Author: Leigh Bardugo
Related Words: criminals, crime, prison, crows
Ketterdam: a bustling hub of internatioal trade where anything can be had for the right price– and no one knows that better than criminal prodigy Kaz Brekker. Kaz is offered a chance at a deadly heist that could make him rich beyond his wildest dreams. But he can’t pull it off alone…
A convict with a thirst for revenge
A sharpshooter who can’t walk away from a wager
A runaway with a privileged past
A spy known as the Wraith
A Heartrender using her magic to survive the slums
A thief with a gift of unlikely escapes
General Overview (No Spoilers)
If you’ve seen my reviews on The Grisha Trilogy by the one and the same Leigh Bardugo who wrote Six of Crows, you would know that I loved the trilogy and I love Leigh Bardugo’s books and writing.
Six of Crows was amazing. It carried the things we learned from the Grisha Trilogy into this series and Bardugo continued writing this amazing world, but with the six most unpredictable characters that always kept you guessing and you always loved no matter what. Criminals they may be, but to the reader’s eyes, they were amazing people.
You don’t have to read Grisha before going into Six of Crows, but it might help since there is a lot of terminology that is carried on from the previous series. And if you are looking for a great fantasy story, I would totally recommend Six of Crows. It’s amazing, the characters are captivating, and the plot is extraordinary. I can’t wait to get my hands on the second book Crooked Kingdom.
Full Review (*With Spoilers*)
The novel starts out with Joost, a guard at some distant place, and he sees the jurda parem, a drug that enhances the powers of the Grisha, in action. They feed it to a Healer, and the end result is disastrous.
The book then switches to Kaz, Jesper, and Inej as they go and complete some business with Geels. From this point, the reader sees the power of the trio and gets the first taste of half of the Six of Crows crew. Kaz seems to be heartless, Inej is an invisible as a ghost, and Jesper was the jokester sharpshooter.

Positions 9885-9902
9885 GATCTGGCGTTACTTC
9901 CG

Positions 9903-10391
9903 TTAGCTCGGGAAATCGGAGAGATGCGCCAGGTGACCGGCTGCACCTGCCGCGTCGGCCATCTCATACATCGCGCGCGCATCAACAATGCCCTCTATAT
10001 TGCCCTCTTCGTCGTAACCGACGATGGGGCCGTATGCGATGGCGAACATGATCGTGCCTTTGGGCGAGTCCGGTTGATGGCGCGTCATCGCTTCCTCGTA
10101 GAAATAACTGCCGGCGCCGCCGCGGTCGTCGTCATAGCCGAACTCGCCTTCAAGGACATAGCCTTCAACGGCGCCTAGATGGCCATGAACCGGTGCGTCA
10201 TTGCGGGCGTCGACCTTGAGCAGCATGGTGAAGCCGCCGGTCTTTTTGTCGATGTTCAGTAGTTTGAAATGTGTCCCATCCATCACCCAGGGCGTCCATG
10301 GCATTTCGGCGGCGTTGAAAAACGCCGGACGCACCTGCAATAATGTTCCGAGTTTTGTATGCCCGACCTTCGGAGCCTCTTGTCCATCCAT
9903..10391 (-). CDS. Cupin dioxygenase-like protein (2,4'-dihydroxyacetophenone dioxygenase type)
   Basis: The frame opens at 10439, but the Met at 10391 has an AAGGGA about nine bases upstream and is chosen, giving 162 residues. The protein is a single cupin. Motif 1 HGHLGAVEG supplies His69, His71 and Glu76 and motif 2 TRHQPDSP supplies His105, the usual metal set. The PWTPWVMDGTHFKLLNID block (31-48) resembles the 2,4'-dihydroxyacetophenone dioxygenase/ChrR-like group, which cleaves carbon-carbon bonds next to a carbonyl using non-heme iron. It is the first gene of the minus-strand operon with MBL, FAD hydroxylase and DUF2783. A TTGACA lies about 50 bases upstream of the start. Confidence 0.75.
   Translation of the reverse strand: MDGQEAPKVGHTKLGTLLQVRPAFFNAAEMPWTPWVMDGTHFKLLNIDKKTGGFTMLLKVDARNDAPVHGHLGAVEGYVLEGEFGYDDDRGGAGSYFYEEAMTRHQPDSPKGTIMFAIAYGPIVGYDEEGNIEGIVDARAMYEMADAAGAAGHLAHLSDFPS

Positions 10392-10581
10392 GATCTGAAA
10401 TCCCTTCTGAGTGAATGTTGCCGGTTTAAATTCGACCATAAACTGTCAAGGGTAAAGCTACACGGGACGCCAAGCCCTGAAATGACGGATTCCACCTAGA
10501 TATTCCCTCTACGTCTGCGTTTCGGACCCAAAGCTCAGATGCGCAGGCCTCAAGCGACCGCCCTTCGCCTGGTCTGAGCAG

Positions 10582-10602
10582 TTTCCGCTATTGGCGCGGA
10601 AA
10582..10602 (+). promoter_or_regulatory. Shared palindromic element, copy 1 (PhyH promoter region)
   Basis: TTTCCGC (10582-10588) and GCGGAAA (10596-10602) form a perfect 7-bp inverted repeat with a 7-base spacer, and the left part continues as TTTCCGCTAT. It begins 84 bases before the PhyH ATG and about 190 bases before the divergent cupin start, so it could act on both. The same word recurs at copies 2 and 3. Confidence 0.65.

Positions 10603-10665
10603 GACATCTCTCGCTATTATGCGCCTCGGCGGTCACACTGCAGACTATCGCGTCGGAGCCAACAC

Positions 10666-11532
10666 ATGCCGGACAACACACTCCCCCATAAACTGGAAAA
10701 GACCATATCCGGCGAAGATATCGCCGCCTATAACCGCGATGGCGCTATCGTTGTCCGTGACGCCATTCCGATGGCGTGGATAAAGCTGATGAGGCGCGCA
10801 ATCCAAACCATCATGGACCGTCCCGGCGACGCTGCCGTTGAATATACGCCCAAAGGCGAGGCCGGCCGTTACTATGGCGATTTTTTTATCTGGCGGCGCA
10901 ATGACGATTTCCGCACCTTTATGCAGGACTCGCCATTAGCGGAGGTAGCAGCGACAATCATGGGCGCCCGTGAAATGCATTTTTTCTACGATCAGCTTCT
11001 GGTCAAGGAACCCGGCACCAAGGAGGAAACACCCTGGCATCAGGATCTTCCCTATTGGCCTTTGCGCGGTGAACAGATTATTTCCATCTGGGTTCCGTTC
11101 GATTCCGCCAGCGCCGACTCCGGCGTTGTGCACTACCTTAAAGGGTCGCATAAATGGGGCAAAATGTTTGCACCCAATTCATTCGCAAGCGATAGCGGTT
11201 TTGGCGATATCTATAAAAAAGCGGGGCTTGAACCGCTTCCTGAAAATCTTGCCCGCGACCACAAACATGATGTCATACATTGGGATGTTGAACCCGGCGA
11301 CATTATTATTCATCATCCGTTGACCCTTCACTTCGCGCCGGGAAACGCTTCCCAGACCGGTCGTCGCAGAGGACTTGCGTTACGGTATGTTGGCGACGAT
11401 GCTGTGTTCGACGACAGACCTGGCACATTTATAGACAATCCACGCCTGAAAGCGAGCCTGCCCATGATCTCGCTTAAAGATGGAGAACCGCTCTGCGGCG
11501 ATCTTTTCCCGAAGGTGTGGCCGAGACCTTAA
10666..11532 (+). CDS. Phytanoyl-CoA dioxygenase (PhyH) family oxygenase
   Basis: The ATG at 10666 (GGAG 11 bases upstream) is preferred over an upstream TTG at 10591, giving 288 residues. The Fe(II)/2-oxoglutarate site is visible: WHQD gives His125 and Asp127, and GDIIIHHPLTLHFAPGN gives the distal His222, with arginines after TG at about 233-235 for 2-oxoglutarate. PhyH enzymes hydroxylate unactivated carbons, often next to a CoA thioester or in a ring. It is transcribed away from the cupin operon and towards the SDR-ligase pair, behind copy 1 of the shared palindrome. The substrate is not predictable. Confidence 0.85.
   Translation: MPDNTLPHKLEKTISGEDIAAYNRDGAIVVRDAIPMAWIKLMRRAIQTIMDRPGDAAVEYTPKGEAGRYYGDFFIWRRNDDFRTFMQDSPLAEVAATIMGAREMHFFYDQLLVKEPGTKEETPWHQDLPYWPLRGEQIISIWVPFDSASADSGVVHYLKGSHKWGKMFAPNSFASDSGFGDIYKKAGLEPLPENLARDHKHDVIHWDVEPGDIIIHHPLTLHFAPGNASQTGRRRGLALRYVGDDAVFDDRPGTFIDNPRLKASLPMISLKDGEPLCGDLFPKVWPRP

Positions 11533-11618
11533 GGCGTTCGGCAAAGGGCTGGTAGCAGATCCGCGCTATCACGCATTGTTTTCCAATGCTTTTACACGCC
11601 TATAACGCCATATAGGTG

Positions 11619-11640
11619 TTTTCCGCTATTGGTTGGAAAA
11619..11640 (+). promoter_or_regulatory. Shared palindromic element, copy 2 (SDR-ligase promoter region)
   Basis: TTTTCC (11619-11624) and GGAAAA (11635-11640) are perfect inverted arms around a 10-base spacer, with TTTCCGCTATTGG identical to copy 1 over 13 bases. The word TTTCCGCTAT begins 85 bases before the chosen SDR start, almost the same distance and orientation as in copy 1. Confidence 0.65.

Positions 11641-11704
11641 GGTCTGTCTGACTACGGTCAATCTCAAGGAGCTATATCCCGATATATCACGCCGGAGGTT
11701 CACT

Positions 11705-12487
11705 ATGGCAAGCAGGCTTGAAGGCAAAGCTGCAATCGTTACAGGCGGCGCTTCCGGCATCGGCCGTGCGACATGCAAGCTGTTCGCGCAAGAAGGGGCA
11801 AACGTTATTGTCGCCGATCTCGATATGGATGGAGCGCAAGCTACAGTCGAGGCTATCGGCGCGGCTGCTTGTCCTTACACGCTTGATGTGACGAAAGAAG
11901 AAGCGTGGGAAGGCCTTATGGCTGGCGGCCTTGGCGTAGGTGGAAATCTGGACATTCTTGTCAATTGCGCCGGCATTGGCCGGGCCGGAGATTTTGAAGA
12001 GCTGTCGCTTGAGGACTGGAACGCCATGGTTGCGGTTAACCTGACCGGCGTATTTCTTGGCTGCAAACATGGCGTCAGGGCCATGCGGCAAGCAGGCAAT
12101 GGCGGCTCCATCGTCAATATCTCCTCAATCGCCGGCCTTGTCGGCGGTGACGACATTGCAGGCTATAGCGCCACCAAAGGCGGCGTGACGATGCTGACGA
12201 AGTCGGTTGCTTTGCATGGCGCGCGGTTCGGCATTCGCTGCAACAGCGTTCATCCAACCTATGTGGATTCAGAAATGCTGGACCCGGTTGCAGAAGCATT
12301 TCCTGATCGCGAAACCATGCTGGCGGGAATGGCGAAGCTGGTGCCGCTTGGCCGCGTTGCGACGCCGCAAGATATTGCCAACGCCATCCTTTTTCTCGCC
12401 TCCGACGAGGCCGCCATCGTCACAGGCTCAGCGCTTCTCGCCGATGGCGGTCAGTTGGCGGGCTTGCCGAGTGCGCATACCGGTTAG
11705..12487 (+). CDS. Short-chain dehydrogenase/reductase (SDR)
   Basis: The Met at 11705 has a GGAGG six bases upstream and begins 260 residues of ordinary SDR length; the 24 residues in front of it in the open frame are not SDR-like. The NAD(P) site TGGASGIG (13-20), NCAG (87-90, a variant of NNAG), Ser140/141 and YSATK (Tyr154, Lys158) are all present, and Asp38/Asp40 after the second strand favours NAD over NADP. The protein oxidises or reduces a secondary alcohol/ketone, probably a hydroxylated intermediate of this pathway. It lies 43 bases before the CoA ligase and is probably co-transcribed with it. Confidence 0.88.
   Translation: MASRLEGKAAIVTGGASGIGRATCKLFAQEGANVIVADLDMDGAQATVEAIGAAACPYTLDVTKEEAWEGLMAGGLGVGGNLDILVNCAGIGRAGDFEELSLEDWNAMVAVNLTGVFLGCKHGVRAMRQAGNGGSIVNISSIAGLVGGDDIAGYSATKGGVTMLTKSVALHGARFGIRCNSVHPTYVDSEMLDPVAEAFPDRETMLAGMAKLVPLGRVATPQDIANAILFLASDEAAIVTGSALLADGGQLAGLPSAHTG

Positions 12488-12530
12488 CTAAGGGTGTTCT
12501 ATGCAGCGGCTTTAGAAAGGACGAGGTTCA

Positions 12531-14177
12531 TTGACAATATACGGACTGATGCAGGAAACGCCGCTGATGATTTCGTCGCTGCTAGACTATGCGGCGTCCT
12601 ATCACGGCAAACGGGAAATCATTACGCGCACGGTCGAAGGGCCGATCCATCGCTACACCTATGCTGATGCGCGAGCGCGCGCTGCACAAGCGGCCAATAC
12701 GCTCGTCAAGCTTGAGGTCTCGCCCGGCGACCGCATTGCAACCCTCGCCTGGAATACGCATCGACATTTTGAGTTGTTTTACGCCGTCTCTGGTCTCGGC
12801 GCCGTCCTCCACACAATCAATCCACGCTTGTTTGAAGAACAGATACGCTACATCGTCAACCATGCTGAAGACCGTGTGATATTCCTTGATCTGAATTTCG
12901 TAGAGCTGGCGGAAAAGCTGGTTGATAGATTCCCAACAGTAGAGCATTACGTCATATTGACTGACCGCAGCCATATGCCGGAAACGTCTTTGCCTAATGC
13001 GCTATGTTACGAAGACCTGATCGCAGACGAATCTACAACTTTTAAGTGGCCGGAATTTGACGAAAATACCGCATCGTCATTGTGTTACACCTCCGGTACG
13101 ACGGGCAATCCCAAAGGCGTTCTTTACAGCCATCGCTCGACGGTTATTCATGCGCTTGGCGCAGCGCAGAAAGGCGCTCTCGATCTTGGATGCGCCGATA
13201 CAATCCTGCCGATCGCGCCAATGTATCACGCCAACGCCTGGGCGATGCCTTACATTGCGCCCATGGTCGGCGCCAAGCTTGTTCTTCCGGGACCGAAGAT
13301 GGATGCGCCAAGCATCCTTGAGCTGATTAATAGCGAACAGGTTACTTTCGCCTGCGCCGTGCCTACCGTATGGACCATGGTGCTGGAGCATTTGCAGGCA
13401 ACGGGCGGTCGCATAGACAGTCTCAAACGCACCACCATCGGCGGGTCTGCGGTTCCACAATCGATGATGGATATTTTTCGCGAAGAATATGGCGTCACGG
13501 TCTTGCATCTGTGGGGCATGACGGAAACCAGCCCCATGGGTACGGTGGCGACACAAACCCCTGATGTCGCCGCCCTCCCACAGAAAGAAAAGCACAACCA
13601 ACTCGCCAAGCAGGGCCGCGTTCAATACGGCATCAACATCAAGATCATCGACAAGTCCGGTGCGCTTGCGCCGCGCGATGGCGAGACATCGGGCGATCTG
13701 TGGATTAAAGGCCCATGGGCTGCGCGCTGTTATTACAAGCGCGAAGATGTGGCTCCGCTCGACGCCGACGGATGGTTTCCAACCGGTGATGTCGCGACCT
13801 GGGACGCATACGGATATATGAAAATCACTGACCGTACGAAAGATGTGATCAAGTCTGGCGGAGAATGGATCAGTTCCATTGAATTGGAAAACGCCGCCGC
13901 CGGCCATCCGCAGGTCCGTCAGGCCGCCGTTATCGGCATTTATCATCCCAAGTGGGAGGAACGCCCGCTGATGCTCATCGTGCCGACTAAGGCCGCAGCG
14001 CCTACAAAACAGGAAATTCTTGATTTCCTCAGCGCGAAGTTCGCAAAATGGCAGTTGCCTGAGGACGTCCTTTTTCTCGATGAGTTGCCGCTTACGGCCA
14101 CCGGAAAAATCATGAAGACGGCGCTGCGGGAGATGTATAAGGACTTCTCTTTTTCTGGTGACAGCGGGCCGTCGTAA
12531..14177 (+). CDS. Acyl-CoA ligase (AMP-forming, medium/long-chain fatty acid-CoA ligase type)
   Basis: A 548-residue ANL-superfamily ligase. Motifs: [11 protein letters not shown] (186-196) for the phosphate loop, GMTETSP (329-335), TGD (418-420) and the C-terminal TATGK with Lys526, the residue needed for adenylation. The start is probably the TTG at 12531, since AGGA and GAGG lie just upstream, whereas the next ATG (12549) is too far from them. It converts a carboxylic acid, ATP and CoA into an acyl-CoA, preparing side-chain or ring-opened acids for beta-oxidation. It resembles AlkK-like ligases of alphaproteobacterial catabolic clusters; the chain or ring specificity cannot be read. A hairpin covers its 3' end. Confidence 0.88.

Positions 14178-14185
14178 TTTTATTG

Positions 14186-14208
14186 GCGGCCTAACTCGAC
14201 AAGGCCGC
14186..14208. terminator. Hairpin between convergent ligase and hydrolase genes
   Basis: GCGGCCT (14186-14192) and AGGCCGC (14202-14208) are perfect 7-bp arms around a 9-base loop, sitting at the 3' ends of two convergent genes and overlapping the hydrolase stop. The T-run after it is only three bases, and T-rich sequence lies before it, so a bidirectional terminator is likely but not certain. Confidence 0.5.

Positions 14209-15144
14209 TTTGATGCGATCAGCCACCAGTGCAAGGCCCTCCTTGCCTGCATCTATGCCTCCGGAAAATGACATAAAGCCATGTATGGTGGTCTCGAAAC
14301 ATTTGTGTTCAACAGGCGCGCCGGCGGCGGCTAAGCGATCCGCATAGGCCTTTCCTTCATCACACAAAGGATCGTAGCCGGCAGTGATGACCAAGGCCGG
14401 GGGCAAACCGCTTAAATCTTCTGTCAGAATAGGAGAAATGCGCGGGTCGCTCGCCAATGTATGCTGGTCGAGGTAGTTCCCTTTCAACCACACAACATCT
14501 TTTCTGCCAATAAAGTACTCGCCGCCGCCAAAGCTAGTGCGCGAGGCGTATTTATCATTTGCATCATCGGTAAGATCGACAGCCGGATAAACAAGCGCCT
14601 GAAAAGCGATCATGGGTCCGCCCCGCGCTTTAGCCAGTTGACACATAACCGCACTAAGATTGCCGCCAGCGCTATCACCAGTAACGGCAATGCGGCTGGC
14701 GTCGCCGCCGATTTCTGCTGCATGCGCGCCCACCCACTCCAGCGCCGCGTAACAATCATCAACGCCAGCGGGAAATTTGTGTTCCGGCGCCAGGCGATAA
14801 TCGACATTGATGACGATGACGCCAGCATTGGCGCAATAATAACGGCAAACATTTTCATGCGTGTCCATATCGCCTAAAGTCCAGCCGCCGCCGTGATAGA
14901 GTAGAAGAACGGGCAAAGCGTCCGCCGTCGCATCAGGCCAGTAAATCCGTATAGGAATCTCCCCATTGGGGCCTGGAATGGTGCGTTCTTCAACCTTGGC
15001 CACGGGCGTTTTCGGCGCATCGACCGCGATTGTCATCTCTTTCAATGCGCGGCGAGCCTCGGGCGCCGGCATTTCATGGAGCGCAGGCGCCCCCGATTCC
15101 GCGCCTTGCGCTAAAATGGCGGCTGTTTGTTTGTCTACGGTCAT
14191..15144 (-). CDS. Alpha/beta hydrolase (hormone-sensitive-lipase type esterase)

A few chapters later, the reader follows Kaz as strikes a risky deal with Van Eck. Van Eck wants him to break into the Ice Court, a high security prison that has never been breeched. The reason? To retrieve Bo Yul-Bayur, the creator of the jurda parem, from inside the court and bring him to Van Eck. In return, Kaz would get 40 million kruge. Kaz then forms a crew of six people, as they dare to take on this task with the hope that they can get the money to pay off their debts and have better lives.
As the story continues, the risks escalate and we get to learn more about each individual character– Kaz, Inej, Nina, Matthias, Jesper, Wylan. They were all labelled as criminals, thieves, and other despicable names, but as the reader reads on, we found out that there was so much more to that. Sure, they aren’t heroes; they aren’t superhuman beings, but they are still human, and great humans at that. And they all have pasts.
Kaz and his brother got scammed as children and eventually Kaz was left on his own to fend for himself after his brother died from sickness. Inej was put into pleasure house. Nina was captured. Matthias put in jail for a crime he didn’t commit, but hunted Grisha as a job. Jesper is a sharpshooter, but also a gambler. And Wylan was the runaway, who escaped his father. They were all such complex characters and were the best part of the entire book.
And the fact that Kaz was so confused about his feelings for Inej was adorable. For someone so smart, he’s so dense. And after Inej got captured at the end of the book, I wanted Kaz to go save Inej and confess his feelings. Pronto.
The book ends with Kaz and what’s left of his crew, as they go to Pekka Rollins and ask for money so they can go and rescue Inej. And that ending scene with Pekka’s belongings all smuggled away by Kaz was priceless. This crew of criminals is my favourite ever.
Crows symbolize everything bad– thievery, murder, death. And I think there’s no better word than to describe these amazing set of people.
Have you read Six of Crows? What did you think?